Beating around the bush or trying to soften the blow while delivering bad news may not be a good idea, say scientists who found that most people prefer directness, candour and very little buffer when receiving such information.
Researchers from University of South Alabama and Brigham Young University (BYU) in the US offered 145 participants a range of bad-news scenarios, and with each scenario, they were given two potential deliveries.
For each received message, they ranked how considerate, direct, clear, efficient, honest, specific and reasonable they perceived it to be.
They also ranked which of those characteristics they valued most. Participants, for the most part, valued clarity and directness over other characteristics.
Researchers found that if someone is delivering bad news about a social relationship - think "I am breaking up with you" or "I am sorry, you are fired" - you might prefer they ease into it with the tiniest of buffers.
However, the team noted people value directness over an extended and overly polite lead in.
"An immediate 'I am breaking up with you' might be too direct. But all you need is a 'we need to talk' buffer - just a couple of seconds for the other person to process that bad news is coming," said Alan Manning, linguistics professor at BYU.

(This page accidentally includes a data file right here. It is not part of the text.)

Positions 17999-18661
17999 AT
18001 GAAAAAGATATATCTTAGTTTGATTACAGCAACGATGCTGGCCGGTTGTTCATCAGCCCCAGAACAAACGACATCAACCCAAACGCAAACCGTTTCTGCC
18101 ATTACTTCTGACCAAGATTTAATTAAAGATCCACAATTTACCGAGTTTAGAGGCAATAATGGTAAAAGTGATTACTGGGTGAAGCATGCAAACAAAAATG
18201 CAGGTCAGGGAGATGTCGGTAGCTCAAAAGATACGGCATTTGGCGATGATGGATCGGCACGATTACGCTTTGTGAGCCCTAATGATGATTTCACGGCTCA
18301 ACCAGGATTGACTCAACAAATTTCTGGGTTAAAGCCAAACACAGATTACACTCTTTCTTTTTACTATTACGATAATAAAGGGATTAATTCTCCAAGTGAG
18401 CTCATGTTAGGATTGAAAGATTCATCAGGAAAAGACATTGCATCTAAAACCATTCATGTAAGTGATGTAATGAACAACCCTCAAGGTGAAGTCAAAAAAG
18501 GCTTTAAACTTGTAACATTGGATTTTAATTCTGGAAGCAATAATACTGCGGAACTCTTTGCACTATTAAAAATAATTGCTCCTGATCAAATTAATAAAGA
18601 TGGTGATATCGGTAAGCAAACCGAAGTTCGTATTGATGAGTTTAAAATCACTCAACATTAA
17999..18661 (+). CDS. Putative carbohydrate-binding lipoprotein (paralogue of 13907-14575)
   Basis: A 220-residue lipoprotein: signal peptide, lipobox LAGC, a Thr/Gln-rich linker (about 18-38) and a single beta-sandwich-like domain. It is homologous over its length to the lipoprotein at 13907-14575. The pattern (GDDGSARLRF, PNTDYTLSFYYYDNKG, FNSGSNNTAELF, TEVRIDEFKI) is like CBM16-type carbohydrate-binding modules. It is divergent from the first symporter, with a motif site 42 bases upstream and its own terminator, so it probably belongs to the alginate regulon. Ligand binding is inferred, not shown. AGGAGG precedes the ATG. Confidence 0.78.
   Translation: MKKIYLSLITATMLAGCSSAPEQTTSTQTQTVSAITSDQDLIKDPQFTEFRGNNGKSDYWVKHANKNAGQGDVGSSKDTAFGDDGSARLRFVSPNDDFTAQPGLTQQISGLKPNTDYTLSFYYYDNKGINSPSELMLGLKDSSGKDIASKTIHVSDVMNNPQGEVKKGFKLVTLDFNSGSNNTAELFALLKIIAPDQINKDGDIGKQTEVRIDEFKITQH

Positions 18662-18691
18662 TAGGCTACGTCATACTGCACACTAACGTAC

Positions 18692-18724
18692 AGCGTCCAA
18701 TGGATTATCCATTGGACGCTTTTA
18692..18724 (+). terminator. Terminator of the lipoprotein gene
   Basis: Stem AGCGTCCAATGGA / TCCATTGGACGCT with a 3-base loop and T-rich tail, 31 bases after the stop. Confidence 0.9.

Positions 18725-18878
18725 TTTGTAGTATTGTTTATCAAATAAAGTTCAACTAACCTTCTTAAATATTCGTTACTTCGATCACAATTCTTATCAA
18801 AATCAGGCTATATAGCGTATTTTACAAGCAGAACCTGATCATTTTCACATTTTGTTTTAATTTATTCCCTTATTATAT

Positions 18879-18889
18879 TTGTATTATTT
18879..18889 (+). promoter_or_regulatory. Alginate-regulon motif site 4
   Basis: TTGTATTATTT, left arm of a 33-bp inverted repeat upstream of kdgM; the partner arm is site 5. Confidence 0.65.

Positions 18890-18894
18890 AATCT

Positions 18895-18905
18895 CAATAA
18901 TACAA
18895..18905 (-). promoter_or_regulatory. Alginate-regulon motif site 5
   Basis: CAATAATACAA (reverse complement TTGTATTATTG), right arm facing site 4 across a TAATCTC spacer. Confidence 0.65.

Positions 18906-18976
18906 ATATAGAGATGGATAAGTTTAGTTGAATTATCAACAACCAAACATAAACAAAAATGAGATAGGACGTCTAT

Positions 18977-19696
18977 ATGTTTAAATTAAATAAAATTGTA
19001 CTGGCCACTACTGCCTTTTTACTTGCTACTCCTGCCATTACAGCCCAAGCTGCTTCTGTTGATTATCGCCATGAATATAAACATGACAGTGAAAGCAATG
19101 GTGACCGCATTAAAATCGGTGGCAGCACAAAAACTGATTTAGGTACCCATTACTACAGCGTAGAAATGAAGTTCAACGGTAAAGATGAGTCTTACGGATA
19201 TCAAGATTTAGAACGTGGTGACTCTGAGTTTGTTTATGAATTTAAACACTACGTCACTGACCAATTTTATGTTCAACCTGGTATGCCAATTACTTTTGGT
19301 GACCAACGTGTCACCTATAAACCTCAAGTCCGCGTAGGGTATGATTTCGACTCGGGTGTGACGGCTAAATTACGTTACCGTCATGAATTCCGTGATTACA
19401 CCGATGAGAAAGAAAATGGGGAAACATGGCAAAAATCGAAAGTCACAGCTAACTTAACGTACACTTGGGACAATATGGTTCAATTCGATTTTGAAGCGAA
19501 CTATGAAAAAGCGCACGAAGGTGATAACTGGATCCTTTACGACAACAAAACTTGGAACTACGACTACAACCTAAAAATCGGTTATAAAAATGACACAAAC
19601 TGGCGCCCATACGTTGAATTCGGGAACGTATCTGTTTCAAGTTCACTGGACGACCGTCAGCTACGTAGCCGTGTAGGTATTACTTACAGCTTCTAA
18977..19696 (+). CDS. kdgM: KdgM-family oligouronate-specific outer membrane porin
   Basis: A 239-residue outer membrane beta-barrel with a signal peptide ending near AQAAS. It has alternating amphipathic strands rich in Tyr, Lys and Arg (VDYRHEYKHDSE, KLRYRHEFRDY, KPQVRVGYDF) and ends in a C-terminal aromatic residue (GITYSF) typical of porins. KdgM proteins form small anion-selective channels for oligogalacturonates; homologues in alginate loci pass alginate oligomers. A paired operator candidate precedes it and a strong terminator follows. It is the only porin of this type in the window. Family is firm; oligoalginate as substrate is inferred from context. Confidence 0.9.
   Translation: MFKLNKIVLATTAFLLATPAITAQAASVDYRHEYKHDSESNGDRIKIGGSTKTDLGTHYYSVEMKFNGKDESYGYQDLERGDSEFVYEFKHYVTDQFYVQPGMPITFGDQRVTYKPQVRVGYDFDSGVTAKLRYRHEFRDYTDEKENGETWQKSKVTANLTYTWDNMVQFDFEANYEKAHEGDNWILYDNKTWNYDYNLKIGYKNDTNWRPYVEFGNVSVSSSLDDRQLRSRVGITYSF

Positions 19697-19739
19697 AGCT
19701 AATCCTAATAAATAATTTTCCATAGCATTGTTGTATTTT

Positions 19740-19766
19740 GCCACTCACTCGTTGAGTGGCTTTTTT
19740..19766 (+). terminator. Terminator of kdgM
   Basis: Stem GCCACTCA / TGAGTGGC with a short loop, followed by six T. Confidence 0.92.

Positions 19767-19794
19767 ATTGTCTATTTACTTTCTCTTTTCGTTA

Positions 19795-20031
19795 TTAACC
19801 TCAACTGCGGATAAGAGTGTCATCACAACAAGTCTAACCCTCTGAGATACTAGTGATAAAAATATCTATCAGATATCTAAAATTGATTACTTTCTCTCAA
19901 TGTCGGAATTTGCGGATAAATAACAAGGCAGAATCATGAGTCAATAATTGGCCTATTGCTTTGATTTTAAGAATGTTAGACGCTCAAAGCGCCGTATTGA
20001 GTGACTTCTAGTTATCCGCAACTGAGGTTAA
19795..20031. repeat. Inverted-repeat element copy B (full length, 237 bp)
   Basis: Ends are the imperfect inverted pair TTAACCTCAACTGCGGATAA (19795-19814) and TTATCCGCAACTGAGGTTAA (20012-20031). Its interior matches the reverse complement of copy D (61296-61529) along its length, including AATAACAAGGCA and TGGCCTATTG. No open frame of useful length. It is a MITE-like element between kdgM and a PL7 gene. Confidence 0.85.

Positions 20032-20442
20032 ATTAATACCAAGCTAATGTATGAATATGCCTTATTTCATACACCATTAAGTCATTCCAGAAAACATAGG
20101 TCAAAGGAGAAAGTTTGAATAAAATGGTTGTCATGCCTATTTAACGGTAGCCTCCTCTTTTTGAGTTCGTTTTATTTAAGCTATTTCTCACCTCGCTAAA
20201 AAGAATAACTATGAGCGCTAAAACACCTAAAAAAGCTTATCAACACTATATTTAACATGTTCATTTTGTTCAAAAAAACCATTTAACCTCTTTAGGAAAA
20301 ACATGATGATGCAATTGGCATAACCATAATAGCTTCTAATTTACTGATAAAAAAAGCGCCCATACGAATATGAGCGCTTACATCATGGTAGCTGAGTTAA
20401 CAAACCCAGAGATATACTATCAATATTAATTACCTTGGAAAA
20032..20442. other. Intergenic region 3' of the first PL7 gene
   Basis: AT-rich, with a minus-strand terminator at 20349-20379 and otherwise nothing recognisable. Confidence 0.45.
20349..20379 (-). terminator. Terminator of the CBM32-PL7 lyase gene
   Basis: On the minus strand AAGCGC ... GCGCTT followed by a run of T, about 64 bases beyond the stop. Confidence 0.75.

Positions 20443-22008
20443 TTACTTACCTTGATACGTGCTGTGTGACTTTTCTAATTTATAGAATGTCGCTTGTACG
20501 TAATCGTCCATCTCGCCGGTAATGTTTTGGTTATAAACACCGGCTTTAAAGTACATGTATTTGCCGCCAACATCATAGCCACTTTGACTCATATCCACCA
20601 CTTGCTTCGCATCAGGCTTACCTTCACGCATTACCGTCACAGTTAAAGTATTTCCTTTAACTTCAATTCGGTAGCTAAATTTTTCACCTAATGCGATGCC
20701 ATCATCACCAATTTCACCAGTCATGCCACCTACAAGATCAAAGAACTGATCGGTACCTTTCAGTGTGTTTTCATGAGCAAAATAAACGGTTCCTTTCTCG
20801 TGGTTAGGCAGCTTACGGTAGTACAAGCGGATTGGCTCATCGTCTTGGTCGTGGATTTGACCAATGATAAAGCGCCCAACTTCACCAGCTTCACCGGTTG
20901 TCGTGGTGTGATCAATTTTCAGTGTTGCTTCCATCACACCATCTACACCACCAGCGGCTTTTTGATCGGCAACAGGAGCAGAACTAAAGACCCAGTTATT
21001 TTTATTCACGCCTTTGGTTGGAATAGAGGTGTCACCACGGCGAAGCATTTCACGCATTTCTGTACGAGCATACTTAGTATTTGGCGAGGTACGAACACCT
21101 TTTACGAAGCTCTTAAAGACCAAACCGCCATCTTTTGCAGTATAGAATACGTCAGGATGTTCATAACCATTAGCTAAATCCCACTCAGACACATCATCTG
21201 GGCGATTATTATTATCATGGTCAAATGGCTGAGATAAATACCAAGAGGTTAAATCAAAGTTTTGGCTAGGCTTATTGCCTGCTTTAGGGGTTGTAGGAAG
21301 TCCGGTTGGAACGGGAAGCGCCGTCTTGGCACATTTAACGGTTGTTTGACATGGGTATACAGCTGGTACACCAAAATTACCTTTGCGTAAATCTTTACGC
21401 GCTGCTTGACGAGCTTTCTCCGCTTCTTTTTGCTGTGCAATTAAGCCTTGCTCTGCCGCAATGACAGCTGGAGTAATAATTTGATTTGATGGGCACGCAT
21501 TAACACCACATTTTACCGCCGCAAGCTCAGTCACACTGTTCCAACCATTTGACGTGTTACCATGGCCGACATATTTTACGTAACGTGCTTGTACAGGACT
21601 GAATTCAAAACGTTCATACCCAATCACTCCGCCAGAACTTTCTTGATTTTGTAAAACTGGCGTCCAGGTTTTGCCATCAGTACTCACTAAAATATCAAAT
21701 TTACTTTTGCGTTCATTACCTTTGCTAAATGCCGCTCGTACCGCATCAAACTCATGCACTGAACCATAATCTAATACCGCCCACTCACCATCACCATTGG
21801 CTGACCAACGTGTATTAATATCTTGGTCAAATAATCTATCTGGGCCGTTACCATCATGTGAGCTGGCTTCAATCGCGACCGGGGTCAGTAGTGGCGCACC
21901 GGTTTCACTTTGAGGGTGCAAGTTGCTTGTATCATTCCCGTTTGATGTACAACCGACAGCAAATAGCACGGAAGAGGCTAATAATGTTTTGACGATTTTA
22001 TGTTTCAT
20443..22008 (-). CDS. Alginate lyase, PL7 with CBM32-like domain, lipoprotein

"And when it comes to receiving negative information about physical facts - example "you are dying" or "that water is toxic" - most people want it straight up, no easing in," Manning said.
"If we are negating physical facts, then there is no buffer required or desired. If your house is on fire, you just want to know that and get out. Or if you have cancer, you would just like to know that. You do not want the doctor to talk around it," researchers said.
Previous research and advice on delivering bad news has been mixed, in part because its been shaped in a way that makes bad-news delivery easiest for the deliverer.
That has led to buffers that drag out uncertainty for the bad-news recipient, researchers said.
Though the buffer in giving bad news is almost always a bad idea, there are cases when it can be valuable - necessary, even, said Manning.
When trying to make a persuasive case for someone to change a firmly held opinion, strategic buildup can play an integral role, researchers said.
"People's belief systems are where they are the most touchy," he said.
"So any message that affects their belief system, their ego identity, that is what you have got to buffer," Manning said.
(This story has not been edited by Business Standard staff and is auto-generated from a syndicated feed.)